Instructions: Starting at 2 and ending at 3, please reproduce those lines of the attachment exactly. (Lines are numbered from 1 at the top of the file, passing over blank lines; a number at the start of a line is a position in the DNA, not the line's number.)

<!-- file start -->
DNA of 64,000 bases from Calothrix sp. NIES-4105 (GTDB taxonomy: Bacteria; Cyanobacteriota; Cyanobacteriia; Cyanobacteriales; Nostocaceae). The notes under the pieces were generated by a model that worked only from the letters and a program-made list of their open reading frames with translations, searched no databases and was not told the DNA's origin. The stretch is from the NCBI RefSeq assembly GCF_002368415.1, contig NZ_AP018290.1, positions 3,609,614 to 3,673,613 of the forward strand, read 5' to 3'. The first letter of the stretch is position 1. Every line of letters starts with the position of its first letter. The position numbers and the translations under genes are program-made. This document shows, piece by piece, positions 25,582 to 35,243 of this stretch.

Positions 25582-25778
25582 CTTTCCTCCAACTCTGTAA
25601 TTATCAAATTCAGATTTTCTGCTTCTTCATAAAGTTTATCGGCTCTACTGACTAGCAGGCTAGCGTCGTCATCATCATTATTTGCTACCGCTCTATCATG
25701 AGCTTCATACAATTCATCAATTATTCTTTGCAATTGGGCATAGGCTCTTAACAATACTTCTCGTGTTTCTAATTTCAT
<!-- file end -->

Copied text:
Positions 25582-25778
25582 CTTTCCTCCAACTCTGTAA